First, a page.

IMPALA objected to the merger of Universal and the recorded music division of EMI, as well as the takeover of EMI's publishing business by the Sony/ATV consortium, and worked throughout the negotiations to emphasise the importance of maintaining competition and cultural diversity in the sector. After the European Commission approval of the mergers, pending significant divestments in September 2012, IMPALA welcomed the Commission’s recognition of the need for strong competitors and its insistence on tough remedies, but reiterated their conviction that an outright blocking of the deals would have been in the best interests of the music industry as a whole.
In February 2013, IMPALA and global rights agency Merlin announced a landmark agreement with Warner Music Group. The agreement arose out of the regulatory process in the EU concerning Universal's purchase of EMI’s recorded music business, which resulted in Universal being required to sell a significant portion of the acquired business (as well as certain UMG assets) in order to secure the EU's approval. This included Parlophone Music Group, which was subsequently acquired by Warner Music Group. The agreement between IMPALA, Merlin and WMG aims to bring more scale into the independent sector by offering independent labels an opportunity to buy, license or distribute a significant portion of Parlophone assets or their equivalent in WMG-owned assets. Other measures designed to help re-balance the recorded music market will also be put in place including behavioural commitments and capacity-building initiatives for independents, which again will be implemented by Merlin and IMPALA.
In January 2015, IMPALA launched its Digital Action Plan, a ten-point plan calling for a new European industrial policy to drive the digital market through the cultural & creative sectors which account for 4,2% of EU GDP and 7.1 million EU jobs. With the debate on copyright a hot topic, the action plan takes a robust stance and calls on the EU to reinforce copyright as a fundamental right, a liberator of the creativity that drives the digital market. The importance of stopping the abuse of the so-called “safe harbour” exemption by certain online platforms is underlined as a top priority. Other key measures include promoting diversity in a measurable way and devising a new regulatory, competition, social and fiscal framework for smaller actors.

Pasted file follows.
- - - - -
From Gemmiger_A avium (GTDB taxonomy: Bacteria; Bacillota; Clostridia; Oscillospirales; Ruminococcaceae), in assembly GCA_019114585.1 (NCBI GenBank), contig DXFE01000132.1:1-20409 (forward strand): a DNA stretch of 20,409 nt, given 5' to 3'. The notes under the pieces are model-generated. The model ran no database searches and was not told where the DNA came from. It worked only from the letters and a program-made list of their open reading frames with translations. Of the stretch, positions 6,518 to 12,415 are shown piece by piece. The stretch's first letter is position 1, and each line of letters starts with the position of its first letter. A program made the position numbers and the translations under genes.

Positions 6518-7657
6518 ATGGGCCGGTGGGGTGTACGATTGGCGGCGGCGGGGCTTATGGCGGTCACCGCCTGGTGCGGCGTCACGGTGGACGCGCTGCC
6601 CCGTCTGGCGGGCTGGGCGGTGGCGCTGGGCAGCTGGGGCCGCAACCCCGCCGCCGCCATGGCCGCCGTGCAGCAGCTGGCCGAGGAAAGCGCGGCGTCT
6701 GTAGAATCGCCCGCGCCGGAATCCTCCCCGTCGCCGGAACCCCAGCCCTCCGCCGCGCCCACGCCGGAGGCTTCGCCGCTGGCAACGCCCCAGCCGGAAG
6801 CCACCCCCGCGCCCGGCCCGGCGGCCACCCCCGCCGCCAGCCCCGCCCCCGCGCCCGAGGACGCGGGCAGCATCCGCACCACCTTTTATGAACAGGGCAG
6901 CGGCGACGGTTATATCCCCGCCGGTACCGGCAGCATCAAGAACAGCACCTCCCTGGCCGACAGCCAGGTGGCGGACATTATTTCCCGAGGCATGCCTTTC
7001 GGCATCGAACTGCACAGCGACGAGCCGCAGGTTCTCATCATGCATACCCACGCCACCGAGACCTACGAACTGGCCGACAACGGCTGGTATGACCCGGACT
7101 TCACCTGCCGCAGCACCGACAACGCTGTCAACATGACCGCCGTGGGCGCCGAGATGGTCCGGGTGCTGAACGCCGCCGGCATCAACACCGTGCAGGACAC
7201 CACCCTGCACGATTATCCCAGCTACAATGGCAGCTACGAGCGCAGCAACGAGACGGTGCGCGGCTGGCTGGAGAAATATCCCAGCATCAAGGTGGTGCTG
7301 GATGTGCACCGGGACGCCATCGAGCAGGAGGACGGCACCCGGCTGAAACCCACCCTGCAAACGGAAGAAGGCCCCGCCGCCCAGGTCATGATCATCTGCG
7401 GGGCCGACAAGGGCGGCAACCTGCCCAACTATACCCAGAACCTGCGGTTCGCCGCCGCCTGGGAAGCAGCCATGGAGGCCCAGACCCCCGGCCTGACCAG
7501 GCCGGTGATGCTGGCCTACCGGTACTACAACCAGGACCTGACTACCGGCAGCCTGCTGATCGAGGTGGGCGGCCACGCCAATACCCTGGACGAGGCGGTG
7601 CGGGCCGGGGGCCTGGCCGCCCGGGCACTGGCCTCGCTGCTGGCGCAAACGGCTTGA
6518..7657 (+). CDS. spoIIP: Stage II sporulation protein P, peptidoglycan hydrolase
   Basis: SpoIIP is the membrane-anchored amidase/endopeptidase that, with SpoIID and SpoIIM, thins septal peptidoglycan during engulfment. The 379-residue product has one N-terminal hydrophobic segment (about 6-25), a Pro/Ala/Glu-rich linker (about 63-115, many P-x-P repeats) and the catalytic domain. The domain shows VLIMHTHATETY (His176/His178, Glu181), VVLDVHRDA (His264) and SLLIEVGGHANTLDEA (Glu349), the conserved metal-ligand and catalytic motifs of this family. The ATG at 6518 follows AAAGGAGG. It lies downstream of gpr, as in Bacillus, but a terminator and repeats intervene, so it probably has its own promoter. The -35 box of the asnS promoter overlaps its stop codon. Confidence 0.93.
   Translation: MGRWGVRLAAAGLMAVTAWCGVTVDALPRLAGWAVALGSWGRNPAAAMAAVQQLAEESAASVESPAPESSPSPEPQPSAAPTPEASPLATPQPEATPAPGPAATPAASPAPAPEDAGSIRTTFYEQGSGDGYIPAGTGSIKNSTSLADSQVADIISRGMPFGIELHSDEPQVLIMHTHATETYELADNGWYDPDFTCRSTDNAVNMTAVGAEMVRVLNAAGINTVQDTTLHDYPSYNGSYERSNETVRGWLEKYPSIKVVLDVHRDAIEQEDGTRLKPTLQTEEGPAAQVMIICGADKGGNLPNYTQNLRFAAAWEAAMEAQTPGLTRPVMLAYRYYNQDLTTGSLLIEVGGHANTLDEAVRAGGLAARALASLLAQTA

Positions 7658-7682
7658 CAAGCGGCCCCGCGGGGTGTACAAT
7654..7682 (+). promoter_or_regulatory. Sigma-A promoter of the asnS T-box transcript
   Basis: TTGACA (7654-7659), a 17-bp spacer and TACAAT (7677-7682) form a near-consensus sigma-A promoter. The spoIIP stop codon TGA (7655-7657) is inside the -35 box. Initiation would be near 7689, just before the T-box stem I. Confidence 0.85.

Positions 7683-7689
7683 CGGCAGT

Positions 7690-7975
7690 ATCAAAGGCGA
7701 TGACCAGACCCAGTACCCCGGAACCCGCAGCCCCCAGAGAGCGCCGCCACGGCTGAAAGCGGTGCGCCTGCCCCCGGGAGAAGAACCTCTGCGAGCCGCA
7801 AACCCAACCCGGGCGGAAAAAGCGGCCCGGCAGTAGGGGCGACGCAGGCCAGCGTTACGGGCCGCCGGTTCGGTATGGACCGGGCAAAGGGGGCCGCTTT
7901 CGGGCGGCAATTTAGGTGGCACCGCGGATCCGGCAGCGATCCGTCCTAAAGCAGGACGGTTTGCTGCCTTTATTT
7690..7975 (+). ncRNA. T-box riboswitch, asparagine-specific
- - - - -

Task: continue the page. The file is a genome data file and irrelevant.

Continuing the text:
The 10 points (click to view the relevant chapter online):
In January 2010, IMPALA launched its Action Plan for Finance. This called for more specific measures to help finance cultural SMEs. The plan included sports-inspired measures, such as a 5% compensation fee on all future revenues of artists developed at a smaller label and later signed by a major, and a solidarity-based revenue-sharing system.
It also called for action at EC, national and regional level to improve competition in the music sector, through a reduced VAT rate, ensuring proper valuation of copyright as an intangible asset, EC investment programmes and loan guarantee schemes, amongst other proposals.
In January 2008, IMPALA launched its Action Plan for Music. This called for cultural SMEs to be given a specific status. The Plan covered an investment package for financial viability and independence (including lowering VAT for music, applying tax benefits for SME innovation/risks/production, rolling out public/private loan guarantee schemes and SME friendly growth loan finance) a market access package (including making preferential terms for cultural SMEs a reality, adopting new competition rules for the cultural sector and dedicated independent space in all distribution channels) and a copyright and digital package (including extending term of protection for sound recordings, ISP engagement in resolving P2P issues, promoting the right of creators to fair private copying compensation).
In November 2011 IMPALA created the first ever European portal for ‘offline’ mechanical rights licensing in an agreement with BUMA/STEMRA, the Dutch collecting rights society, offering independent labels the opportunity to group together and thereby obtain advantages typically available only to majors.
In March 2012 IMPALA and Nielsen launched their first pan-European Independent Charts for digital downloads and radio airplay, released on a quarterly basis. With Nielsen withdrawing its activities in Europe, the 2013 Q2 charts were the last to published. IMPALA is currently investigating new partnerships.
IMPALA is active on other issues which aim to level the playing field in the music sector. These include:
IMPALA is a permanent observer at WIPO and a member of UNESCO's Global Alliance for Cultural Diversity
IMPALA actively contributed to the creation of Merlin in 2006 as a global rights licensing agency, aiming to ensure that the independents’ rights would be represented in the digital market.